The summer wasp galls are just starting to show up on the trees. Along with the ubiquitous Oak Apples, I also found some early Yellow Wig galls, Ash Flower galls, Spiny Turban galls, and some Jumping Galls. Some of the younger Oak Apples were bright red, and I’m not sure what causes that. Maybe a lot of tannins in those particular trees?

CLICK HERE for the full album of photos.

There was only a little bit of water in the pond by the boardwalk parking lot, but I could see some birds around it, so I parked there and walked around the pond to get some photos. There were Tree Swallows, Western Kingbirds and Ash-Throated Flycatchers flying around, but none of them would land anywhere long enough for me to get any photos. One group of Kingbirds mobbed a Red-Shouldered Hawk in a nearby tree and chased it away, and the Tree Swallows dipped down into the water eating bugs.

Along one side of the pond, there was a Great Egret and a Great Blue Heron hunting in the water primrose and pond vegetation. Although both of them did a lot of their “stalking” behavior, I didn’t see either of them catch anything.

In the water, at the larger birds’ feet, there was a small Pied-Billed Grebe that was very successful in catching lots of fat crawfish in the shallows.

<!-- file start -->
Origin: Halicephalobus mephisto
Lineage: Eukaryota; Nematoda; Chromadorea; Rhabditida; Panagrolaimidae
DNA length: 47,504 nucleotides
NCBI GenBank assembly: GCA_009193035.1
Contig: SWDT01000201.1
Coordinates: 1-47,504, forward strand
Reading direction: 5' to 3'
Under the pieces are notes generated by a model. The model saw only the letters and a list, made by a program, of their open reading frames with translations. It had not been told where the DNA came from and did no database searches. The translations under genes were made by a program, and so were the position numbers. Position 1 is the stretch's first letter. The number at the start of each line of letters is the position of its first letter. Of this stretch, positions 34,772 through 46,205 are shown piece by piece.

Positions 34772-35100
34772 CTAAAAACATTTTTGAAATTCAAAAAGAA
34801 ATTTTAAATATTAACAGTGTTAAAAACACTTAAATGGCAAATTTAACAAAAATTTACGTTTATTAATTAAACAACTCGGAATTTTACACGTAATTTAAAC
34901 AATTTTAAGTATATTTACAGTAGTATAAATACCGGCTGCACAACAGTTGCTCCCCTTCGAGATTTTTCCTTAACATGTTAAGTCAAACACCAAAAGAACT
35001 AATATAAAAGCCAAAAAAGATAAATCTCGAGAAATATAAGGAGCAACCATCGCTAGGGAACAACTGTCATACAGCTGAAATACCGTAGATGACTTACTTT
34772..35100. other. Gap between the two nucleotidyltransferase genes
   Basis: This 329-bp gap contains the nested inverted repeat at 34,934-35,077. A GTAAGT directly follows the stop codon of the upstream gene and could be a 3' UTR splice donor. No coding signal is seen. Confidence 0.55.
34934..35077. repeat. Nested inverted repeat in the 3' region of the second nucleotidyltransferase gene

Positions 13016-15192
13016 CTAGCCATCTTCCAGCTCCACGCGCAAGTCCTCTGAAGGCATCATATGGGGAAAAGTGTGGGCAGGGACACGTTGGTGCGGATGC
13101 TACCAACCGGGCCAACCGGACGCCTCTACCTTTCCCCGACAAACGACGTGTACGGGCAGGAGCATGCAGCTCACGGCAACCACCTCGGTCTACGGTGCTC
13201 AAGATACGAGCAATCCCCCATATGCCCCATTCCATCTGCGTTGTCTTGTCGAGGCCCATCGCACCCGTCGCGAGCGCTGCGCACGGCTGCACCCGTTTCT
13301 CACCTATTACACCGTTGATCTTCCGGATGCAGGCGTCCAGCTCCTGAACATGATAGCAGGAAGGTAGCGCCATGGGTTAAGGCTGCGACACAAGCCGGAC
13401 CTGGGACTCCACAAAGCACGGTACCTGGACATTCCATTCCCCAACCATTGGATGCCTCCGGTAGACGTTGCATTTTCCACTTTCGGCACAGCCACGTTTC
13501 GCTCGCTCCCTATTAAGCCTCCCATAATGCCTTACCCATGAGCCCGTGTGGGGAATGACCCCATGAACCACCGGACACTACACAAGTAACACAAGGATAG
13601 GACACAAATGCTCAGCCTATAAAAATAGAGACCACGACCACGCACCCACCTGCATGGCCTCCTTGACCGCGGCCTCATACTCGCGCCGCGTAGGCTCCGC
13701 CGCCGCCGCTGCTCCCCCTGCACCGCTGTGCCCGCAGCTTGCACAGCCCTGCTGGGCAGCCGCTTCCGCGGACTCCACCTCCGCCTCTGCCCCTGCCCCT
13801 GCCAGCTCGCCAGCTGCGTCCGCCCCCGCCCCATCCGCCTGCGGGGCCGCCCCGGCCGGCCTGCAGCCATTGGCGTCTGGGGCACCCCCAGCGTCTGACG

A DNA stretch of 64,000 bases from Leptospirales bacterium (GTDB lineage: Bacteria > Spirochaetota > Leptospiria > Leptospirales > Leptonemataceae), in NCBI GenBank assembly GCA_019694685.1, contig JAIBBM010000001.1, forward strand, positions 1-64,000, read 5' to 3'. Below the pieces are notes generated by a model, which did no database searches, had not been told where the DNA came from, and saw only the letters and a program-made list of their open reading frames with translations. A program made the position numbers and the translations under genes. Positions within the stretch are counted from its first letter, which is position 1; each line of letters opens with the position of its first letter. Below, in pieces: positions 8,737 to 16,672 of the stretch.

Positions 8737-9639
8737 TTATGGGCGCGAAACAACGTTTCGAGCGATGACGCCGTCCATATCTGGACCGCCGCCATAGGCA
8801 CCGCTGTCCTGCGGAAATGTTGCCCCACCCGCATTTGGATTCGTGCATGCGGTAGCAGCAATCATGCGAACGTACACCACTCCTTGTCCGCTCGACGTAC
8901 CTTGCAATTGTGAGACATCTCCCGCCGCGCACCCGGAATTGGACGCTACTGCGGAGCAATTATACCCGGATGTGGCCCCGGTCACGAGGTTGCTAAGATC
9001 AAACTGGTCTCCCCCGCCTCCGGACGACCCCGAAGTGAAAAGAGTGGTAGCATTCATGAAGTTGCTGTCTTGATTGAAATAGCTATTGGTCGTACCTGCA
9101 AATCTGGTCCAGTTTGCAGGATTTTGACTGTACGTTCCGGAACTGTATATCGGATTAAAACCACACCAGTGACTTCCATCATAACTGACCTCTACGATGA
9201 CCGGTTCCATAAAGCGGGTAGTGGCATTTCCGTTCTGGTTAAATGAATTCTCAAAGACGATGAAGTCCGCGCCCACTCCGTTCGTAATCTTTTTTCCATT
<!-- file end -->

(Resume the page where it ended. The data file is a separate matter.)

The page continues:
When I’d gotten my fill of photos from the pond, I walked across the road and followed the trail on that side for a couple of hours. The buttonbushes were in bloom, and everything was covered in the fluff from the willow and cottonwood trees.

I saw a few cottontail rabbits, and a pair of female Wild Turkeys. Each turkey was leading a single poult across the path and into the oak forest.

Desert Cottontail Rabbit, Sylvilagus audubonii

In some of the flowers of Curlycup Gumweed along the trail, I found some tiny beetles, and new-to-me Owlet Moth caterpillars. The caterpillars were transparent orange with black dots around each segment. They were really small but I was able to get some detail with my macro lens attachment. When I’m getting these super-close-up photos, though, I always forget to take a distance photo to show what the subject looks like in a “normal” view in comparison to the close-up.D’oh!